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Confident about their chances -- and (mostly) avoiding big issues -- Nets open training camp

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Brooklyn Nets

All 20 Nets gathered at their New Jersey practice facility Monday for Media Day and no amount of bashing or baiting, no description of their roster as "putrid" or "pocket lint" could deter them from their confidence that this is a playoff team, plain and simple.

From Joe Johnson to Dahntay Jones and at all points in between, the players sang the praises of their teammates for their character, their willingness to volunteer for informal practices etc.

"We have a nice mix," said Jarrett Jack, describing the roster. "we have some veteran guys who have experience and are very talented.  Now we have a good mix of youth with athleticism. So, it definitely changed the pace. There's a lot of different lineups we can put in. We can do small ball right if we need. We can go big if the coach feels we need  Brook and Andrea alongside each other, maybe sliding Thad to the three and Joe to the two.

"I think we have the availability to match up with anybody."

Thaddeus Young, fresh from his move to Brooklyn, said much the same, "I think we're going to be able to compete and play well," Young said. His frontcourt mate, Brook Lopez said he thinks the team "definitely have the opportunity to surprise people.

Joe Johnson said the Nets have one big advantage, low expectations.

"I definitely don't think there's any pressure on us this year.  We should just come out and play loose, have fun, most importantly and play hard day in and day out," said the 15-year veteran, who added his role will be to "be more vocal, to lead these guys."

Added the team's oldest player, Jones, "I do feel this is a playoff team.  I do think this is a playoff team. Last season, there were distractions that were there for various reasons."

Their coach remains optimistic as well.

"I have a vision about this team," Lionel Hollins said. "The question is, can we do it? I think we've added depth, some players who have played in the NBA. Last year, we had a bench to start the year who didn't play at all."

The two former Knicks didn't take the bait offered over the summer by Phil Jackson, who called Andrea Bargnani a "tease" and "malingerer" and offered that Shane Larkin had "tiny hands," too small to ever be effective at small ball.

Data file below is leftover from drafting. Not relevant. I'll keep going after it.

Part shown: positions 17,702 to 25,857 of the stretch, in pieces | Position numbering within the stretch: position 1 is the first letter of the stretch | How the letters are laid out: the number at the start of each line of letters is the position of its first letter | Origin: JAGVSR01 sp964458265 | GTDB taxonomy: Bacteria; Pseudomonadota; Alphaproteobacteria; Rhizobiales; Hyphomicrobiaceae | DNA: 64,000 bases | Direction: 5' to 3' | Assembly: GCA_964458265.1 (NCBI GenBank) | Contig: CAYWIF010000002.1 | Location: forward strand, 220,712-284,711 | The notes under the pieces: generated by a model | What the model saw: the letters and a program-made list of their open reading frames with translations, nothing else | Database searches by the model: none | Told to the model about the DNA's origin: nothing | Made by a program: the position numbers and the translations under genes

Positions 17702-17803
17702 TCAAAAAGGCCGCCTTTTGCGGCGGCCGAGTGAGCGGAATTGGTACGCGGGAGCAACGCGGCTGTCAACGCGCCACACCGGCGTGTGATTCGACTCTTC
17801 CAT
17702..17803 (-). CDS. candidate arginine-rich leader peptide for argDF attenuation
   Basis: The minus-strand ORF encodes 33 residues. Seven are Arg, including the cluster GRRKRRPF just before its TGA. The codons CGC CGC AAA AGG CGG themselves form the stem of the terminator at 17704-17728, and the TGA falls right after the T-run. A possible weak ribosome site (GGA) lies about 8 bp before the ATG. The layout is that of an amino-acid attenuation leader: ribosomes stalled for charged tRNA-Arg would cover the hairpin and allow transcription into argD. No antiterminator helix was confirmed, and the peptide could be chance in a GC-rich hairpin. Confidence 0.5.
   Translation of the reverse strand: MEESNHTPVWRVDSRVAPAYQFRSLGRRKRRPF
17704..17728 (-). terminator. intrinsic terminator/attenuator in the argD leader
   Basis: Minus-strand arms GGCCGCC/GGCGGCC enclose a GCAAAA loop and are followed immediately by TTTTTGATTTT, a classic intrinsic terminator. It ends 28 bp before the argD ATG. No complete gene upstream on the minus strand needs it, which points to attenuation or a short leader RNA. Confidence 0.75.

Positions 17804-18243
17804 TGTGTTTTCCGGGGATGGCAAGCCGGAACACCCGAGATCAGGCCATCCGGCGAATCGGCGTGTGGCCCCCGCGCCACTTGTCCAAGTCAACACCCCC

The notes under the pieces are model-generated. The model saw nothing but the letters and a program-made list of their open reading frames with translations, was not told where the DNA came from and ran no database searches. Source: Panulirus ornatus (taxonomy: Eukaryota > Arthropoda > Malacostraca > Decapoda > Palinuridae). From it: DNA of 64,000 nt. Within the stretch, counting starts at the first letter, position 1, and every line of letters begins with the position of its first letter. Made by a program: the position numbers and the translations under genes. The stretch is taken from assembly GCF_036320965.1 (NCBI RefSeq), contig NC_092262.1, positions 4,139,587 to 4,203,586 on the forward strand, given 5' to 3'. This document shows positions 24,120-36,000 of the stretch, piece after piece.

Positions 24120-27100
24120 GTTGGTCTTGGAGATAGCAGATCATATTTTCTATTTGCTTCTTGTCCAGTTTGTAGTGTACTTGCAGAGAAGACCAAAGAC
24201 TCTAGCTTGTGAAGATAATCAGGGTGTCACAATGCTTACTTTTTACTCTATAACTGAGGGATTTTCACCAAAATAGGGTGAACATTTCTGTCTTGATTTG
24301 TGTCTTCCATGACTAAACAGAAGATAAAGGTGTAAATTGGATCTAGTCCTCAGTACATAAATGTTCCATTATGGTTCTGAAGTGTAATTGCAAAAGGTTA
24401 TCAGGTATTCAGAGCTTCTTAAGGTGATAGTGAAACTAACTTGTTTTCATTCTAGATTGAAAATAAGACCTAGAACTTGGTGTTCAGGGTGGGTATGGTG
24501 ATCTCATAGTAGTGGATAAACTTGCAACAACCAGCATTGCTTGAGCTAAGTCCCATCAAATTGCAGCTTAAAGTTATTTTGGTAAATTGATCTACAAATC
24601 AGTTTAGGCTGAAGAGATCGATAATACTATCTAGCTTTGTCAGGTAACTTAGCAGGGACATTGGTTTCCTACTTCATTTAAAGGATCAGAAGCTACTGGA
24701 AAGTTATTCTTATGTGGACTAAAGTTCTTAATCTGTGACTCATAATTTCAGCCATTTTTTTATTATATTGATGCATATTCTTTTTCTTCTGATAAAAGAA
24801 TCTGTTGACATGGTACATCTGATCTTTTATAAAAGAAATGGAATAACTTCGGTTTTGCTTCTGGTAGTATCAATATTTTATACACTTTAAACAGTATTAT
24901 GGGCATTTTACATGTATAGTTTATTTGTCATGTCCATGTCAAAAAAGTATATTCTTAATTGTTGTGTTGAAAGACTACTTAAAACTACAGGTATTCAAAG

Bargnani said in the days after the comments were published that he looked forward to responding but Team Italy's fortunes were primary.  Monday, he again deferred, diplomatically, saying he is all about the Nets now, having arrived only two days ago. "I don't want this to be a distraction. I want to focus on what's next for me."

"It’s a free world. I definitely don’t want to focus [on] criticism. Why would I? I’ll look forward, and look at what’s next."

When pressed, Bargnani refused to refer to Jackson, saying his poor play was the result of legitimate injuries.  Instead he said he wanted to talk about himself, his values. "Me as a player as a player, basketball is my passion, is my life. what my work ethic is, that's it."  He told La Gazzetta dello Sport that he has a bit of a personal goal.

"Everyone knows the level that I can play, I do not have to prove to anyone to be a good player but maybe if someone forgot ..."

Larkin came away with the best line of the day, saying of the Knicks' GM, "I never met a man so concerned with another man’s hands, but it’s all good."

Later, with most of the media gone, Larkin walked around the gym, palming a basketball.

It was that kind of day.  Take no prisoners despite what the pundits say. Is it an accurate portrayal of what's coming up?  See you in a few weeks, four to be exact.